Debian has never depended on reaching the mainstream market, and never will. As long as Debian maintains its community — and I don't see much evidence that Debian is losing developers in droves to its derivatives.
It's not only the Debian derivatives that benefit from Debian. The Debian community finds and fixes a lot of bugs in packages that touch other Linux distros. Look through the changelogs in packages from Fedora or openSUSE (or Red Hat Enterprise Linux and SUSE Linux Enterprise) — you'll find Debian developers have touched a lot of packages and fixed a lot of bugs.
Debian's most important contribution to the Linux community may be simply that it's not controlled by a corporate entity. If 2010 taught us anything, it's that having a single corporate sponsor can lead to a lot of uncertainty at best and total disruption at worst. The OpenSolaris community (such that it was) got the worst of it, having their sponsor gobbled up and then being completely shunned by Oracle.
The Mandriva camp didn't fare much better, when the long-suffering company laid off most of its developers after years of financial troubles. The fork may do better, but the folks behind it have learned the value of independence.
Novell's state of uncertainty through 2010 wasn't as disruptive to openSUSE, but the acquisition had caused concern within the openSUSE community about the project's future and whether the new owner would be providing the same level of resources.
Debian, on the other hand, keeps (sometimes slowly) moving ahead. The direction of the project is set by the developers doing the work, and under a social contract that ensures that the project will prioritize the users and free software. Decisions are not made based on a need to rush products to market or by a "benevolent dictator for life." It's a trade-off, certainly. The corporate-sponsored distros tend to move faster, are responsive to (perceived) market demand, and have predictable roadmaps and release dates. All of that comes at the expense of ceding some measure of control to the company sponsoring the distribution.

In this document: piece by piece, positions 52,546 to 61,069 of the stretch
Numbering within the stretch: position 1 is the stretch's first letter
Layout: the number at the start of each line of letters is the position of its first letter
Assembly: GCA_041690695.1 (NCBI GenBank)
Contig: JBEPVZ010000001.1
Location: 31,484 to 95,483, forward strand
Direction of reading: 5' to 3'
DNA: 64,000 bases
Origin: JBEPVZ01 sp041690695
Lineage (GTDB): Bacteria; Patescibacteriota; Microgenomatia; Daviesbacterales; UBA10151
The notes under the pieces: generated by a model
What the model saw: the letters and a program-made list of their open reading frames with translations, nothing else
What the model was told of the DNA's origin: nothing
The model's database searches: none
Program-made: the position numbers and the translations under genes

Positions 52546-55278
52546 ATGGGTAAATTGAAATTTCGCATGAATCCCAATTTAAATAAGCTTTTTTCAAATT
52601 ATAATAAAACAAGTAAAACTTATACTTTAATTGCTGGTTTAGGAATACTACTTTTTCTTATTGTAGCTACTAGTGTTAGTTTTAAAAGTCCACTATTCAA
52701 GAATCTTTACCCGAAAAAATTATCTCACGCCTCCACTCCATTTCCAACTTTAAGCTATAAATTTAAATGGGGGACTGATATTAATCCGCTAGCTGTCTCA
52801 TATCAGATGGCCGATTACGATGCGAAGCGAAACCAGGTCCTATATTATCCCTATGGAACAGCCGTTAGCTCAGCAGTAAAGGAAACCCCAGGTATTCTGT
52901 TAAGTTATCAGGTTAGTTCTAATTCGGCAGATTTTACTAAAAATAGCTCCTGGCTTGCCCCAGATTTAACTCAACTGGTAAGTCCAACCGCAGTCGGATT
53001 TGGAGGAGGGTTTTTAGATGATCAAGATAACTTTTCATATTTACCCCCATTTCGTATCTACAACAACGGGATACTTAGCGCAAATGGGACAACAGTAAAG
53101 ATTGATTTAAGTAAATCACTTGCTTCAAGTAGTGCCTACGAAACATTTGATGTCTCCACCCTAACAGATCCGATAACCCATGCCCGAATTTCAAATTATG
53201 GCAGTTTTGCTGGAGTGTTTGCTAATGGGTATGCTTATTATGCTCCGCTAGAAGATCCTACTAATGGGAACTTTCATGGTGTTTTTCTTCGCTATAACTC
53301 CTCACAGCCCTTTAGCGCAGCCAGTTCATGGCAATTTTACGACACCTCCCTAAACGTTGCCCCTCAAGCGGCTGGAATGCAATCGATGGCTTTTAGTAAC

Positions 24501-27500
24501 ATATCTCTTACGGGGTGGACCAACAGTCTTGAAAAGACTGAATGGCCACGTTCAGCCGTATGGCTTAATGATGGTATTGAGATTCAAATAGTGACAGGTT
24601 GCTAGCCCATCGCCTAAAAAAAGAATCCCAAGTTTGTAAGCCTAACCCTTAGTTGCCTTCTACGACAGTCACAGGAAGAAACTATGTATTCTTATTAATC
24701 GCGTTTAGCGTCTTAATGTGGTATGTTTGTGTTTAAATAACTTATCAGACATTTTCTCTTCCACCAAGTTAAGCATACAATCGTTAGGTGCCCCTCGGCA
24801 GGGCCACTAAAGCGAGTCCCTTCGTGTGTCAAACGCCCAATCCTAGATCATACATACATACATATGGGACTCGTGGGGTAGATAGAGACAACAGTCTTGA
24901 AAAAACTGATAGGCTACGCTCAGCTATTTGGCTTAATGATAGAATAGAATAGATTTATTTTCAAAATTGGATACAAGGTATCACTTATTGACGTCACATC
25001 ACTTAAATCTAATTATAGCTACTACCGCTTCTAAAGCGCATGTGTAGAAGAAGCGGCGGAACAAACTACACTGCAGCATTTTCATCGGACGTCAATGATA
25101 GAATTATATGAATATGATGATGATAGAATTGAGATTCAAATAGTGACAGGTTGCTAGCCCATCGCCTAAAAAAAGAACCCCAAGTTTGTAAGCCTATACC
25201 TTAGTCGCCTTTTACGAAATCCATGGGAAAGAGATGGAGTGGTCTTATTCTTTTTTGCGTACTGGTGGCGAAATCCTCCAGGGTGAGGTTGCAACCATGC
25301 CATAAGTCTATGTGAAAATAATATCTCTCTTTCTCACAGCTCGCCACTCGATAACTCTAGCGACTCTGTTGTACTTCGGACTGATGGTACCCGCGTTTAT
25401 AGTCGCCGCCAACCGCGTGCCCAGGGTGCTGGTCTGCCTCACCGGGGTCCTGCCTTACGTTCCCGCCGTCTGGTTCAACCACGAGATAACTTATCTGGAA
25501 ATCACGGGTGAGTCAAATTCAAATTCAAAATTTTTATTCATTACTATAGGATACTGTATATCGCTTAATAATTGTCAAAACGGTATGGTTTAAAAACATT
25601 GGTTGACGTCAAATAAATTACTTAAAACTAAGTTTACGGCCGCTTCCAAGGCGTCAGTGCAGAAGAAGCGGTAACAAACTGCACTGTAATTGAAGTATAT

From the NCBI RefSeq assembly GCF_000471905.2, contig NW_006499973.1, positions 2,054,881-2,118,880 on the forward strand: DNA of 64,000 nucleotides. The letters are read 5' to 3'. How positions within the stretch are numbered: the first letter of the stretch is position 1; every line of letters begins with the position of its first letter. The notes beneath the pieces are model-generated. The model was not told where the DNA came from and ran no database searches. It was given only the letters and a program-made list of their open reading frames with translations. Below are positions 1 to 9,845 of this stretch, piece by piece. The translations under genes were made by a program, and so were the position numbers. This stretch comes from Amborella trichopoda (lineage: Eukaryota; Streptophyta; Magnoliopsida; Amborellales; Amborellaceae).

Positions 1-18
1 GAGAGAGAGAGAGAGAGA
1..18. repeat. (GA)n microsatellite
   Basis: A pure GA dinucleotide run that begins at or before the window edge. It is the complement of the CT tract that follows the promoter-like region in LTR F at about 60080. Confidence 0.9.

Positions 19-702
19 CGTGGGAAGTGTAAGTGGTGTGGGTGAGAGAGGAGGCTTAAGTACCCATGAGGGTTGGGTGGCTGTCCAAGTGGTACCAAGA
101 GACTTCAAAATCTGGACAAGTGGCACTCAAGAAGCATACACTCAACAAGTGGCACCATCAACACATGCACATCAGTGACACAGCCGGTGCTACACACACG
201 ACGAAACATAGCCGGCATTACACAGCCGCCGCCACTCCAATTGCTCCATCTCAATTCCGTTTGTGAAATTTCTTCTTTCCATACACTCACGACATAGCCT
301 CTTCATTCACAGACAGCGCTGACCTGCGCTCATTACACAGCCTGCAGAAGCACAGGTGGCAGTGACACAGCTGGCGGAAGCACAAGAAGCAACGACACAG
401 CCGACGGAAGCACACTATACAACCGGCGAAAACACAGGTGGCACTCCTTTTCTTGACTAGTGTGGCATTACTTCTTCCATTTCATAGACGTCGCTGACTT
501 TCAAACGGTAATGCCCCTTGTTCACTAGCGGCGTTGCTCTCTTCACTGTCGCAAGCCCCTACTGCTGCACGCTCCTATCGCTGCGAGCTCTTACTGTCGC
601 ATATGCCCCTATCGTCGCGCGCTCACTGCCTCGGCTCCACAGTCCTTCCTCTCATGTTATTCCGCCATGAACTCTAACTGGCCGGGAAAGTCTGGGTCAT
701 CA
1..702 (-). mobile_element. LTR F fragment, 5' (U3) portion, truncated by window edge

Debian may not be the slickest and most polished Linux distribution, and the stable release may not be the most up-to-date — but it offers a number of perks that other Linux distributions do not. It supports more hardware architectures than Fedora or Ubuntu. This may not matter to a lot of users, but a number of users want to run Linux on PowerPC, PA-RISC, or MIPS-based machines.
Debian, irrelevant? No, not even to the users who've never heard of Debian. It's important technically and important to the larger contributor community that pushes Linux forward, even those distributions that don't derive directly from Debian. The stable releases from Debian are really just a byproduct of the project — it's the larger body of work that Debian produces that's important, and it's as relevant as ever.
Joe 'Zonker' Brockmeier is a freelance writer and editor with more than 10 years covering IT. Formerly the openSUSE Community Manager for Novell, Brockmeier is a longtime free and open source software advocate. He has written for many publications, including Linux Magazine, Sys Admin, Linux Pro Magazine, IBM developerWorks, Linux.com, CIO.com, Linux Weekly News, ZDNet, and many others.